Morning Coffee Apr 12 2012

Infosys and its Bids for H-1B Visas

By kelly eggers

New allegations stemming from a whistleblower's complaint contend that Indian tech giant Infosys has been practicing widespread, systematic visa fraud in an effort to hire inexpensive foreign workers for necessary roles in the U.S.

The whistleblower, Jay Palmer, told CBS News that after an employee who was in the country illegally came to him, he began investigating the large numbers of workers from the company's Bangalore headquarters the company was bringing in on skilled worker, or H-1B, visas.

A significant number of the employees who were brought into the U.S. by Infosys, Palmer says, were not any more skilled than American workers, but cost less than comparable Americans would in the same positions, allowing the company to bring in greater profit.

Some workers were also allegedly brought to the U.S. on B-1 visas after the government placed a cap on the number of H-1Bs that can be issued. B-1 visas are intended for foreign workers who are needed in the U.S. for conferences or training. Palmer contends that those in the country on B-1 visas were actually working full-time jobs, exempt from taxes. He cites a document from the Infosys intranet, which provides tips on how to phrase B-1 visa applications to gain approval by the State Department.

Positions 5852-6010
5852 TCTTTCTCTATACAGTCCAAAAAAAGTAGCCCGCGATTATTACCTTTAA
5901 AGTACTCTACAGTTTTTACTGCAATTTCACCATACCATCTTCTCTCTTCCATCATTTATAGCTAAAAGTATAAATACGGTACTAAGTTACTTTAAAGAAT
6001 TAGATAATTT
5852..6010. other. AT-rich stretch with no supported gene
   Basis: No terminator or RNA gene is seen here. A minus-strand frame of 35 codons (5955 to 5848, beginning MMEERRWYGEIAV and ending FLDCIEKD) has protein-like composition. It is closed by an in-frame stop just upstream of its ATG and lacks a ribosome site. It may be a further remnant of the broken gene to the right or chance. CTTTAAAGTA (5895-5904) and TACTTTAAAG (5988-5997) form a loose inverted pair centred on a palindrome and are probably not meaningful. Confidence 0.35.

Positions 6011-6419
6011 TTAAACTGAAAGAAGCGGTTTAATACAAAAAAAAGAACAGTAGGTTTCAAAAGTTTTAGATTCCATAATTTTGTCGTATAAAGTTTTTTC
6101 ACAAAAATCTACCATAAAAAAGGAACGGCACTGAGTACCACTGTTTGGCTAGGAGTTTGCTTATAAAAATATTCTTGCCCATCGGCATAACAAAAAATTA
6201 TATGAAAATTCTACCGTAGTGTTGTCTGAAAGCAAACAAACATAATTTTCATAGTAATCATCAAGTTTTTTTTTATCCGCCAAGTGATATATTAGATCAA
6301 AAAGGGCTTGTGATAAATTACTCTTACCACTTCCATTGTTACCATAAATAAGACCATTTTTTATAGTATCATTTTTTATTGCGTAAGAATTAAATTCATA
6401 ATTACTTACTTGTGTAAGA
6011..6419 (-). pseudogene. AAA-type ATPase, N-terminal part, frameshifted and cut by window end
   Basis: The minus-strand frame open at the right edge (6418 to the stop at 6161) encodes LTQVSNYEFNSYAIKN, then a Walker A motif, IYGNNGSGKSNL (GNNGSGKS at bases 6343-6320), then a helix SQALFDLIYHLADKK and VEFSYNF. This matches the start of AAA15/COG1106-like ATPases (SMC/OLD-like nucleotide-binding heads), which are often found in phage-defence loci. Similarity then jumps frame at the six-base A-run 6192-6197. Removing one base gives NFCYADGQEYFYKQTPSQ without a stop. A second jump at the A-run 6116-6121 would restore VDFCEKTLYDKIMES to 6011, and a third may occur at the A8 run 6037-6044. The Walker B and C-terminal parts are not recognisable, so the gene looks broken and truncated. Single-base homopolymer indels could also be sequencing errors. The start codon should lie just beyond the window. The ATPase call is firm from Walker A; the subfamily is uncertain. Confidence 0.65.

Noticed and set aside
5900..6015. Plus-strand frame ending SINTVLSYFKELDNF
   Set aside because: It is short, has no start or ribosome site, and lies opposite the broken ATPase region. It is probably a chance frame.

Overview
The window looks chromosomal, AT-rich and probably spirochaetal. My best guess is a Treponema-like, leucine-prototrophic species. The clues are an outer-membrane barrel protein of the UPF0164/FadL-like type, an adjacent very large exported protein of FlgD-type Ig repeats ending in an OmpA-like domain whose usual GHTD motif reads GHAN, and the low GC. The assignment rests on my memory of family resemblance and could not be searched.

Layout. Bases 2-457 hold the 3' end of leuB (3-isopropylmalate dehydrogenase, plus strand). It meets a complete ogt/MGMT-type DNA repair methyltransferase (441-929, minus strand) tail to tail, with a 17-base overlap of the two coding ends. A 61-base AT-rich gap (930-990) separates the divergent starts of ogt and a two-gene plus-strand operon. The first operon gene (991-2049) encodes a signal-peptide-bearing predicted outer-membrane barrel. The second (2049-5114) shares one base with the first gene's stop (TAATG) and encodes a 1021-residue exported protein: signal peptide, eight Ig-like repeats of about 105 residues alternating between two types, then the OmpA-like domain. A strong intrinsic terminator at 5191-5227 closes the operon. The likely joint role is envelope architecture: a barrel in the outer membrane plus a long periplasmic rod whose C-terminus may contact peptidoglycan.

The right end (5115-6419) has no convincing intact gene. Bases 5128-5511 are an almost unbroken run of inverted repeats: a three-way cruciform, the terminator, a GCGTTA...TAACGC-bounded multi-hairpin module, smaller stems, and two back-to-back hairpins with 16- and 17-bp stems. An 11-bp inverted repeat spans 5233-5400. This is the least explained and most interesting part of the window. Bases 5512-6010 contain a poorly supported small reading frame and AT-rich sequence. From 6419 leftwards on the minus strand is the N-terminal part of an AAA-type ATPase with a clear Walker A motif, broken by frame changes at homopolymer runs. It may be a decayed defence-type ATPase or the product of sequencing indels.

Infosys has denied the allegations, saying in a statement to CBS News that "Any allegation or assertion that there is or was a corporate practice of evading the law in conjunction with the B-1 visa program is simply not accurate." It also denies accusations in Palmer's civil lawsuit that say Infosys retaliated against him after he blew the whistle on the company's practices. Whistleblowing is protected by law in the U.S. The civil case is scheduled for trial in Alabama this summer. (CBS News)

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Don't limit yourself to wine and cheese events that are boring even to the organizer.

1. Pick a fun Groupon and meet people who also chose that activity.

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3. Wherever you are, work up the courage to talk to someone.

(Source: Forbes)

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